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Updated Street Lighting on Taylor

AVOVE: New lighting on Taylor Ave

In July new lighting was turned on along a short stretch of Taylor, a description from June:

The Taylor Pedestrian Lighting project is nearly complete. When finished, Taylor Ave between Forest Park Parkway and Lindell Ave will be illuminated by pedestrian lights rather than cobra-head lights. The pedestrian lights will make that stretch of Taylor Ave more attractive and safer for pedestrians at night, and will better connect Taylor south of Lindell to Taylor north of Lindell, which already has pedestrian lighting installed. Pedestrian lighting is another initiative to make the Central West End and the 17th Ward a more walkable, pedestrian-friendly, and vibrant community.

The $330,000 project was funded by various sources, including $60,000 from Washington University Medical Center, $30,000 from Central West End South Business District, and $100,000 from block grant. The remaining funding came from the 17th Ward Infrastructure Funds allocated by Alderman Joseph Roddy. (Source)

It seemed bright at first but the night I was out taking pictures I noticed it was about the same as some areas north of Lindell. These lights aren’t as tall as the cobra head lights that are common throughout the city. These lights equally light the street and sidewalk.

ABOVE: A cobrahead light on Taylor just north of Lindell

The cobrahead fixtures are taller, spaced further apart and directed toward the road rather than the sidewalk. I’m glad to see this change, but I’m disturbed these types of changes happen only within a single ward. Corridors involving more than one ward are probably out of luck.

– Steve Patterson


Parking in Bus Stop Locations

Twice now in the last month I’ve departed the #10 bus on Forest Park on the east side of Euclid, in front of the Parkview Hotel (map). Both times a car has been parked in the bus stop.

ABOVE: BMW illegally parked in a bus stop on Forest Park

The first time the car was parked between the intersection and the bus stop sign, the bus had to let me off at the hotel driveway because the driver couldn’t get close enough to the curb. Tuesday the illegally parked car was further east so the bus had room to pull to the curb to let me off and pull back out into traffic.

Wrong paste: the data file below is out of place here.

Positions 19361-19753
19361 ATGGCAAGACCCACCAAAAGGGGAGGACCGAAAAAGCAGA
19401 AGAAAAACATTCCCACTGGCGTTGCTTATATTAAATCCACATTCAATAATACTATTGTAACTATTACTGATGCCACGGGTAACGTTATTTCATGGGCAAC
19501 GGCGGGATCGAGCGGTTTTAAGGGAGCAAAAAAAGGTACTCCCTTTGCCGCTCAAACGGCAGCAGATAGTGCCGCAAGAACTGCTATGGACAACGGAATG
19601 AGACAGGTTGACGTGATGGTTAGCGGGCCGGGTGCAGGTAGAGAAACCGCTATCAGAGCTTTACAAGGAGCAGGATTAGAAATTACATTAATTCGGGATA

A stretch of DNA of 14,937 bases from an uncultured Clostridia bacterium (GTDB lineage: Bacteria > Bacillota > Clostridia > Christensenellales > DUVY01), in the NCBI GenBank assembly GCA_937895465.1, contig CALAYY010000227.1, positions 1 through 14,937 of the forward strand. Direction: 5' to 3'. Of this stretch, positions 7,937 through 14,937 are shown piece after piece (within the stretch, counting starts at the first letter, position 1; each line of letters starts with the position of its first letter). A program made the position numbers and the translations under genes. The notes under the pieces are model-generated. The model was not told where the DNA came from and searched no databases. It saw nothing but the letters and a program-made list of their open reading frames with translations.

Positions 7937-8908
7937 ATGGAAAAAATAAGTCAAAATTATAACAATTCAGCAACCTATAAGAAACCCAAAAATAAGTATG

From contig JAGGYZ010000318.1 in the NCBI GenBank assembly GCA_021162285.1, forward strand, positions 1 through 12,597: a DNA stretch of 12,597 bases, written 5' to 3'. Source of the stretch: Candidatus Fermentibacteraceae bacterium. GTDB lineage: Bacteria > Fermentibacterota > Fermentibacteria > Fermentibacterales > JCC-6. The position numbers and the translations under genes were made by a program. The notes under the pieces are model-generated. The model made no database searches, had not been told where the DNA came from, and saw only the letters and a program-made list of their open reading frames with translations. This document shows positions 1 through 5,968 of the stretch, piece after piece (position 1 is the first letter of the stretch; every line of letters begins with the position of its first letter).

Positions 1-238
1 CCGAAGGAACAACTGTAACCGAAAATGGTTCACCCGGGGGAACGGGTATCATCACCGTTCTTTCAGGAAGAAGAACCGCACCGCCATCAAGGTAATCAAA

The first time I jokingly asked the bus driver if it would be fun to push such cars out of the way, he affirmed. This time I thought of a recent news story from Europe:

Drivers who park in cycle lanes would normally worry about receiving a fine or perhaps having their vehicle towed. They probably do not expect to have their car crushed beneath the wheels of an armoured personnel carrier which has the local mayor at the controls.

But car owners in Vilnius, the capital of Lithuania, may be choosing their parking spaces a little more carefully after the city’s mayor, Arturas Zuokas, drove over – and wrecked – a Mercedes in a stunt to serve as a warning to anyone who thinks about parking illegally. (Source)

Here is the video:


Recently I was at another bus stop when a motorist parked in the stop where I was waiting. When she got out I asked her to move because the bus was due in minutes. On South Grabd I had to go into the FedEx store to find  the driver of a FedEx truck parked in the bus stop. He pulled out as the bus arrived.

I like and support on-street parking. When I chose to drive my car on-street parking is often the only choice I have to get me close enough to my destination I can walk there.  The road in Vilnius has zero on-street parking, no wonder they have a problem.

Anyone know where I can get a used tank?

– Steve Patterson


Making A Setback Less Objectionable

In urbanized areas I like buildings to “hug” the public sidewalk, with active facades.  By active I mean numerous doors & windows, like you’d get with storefronts.  But not every area can support that many storefront spaces.  In the past buildings were often set back behind large blank plazas or surface parking.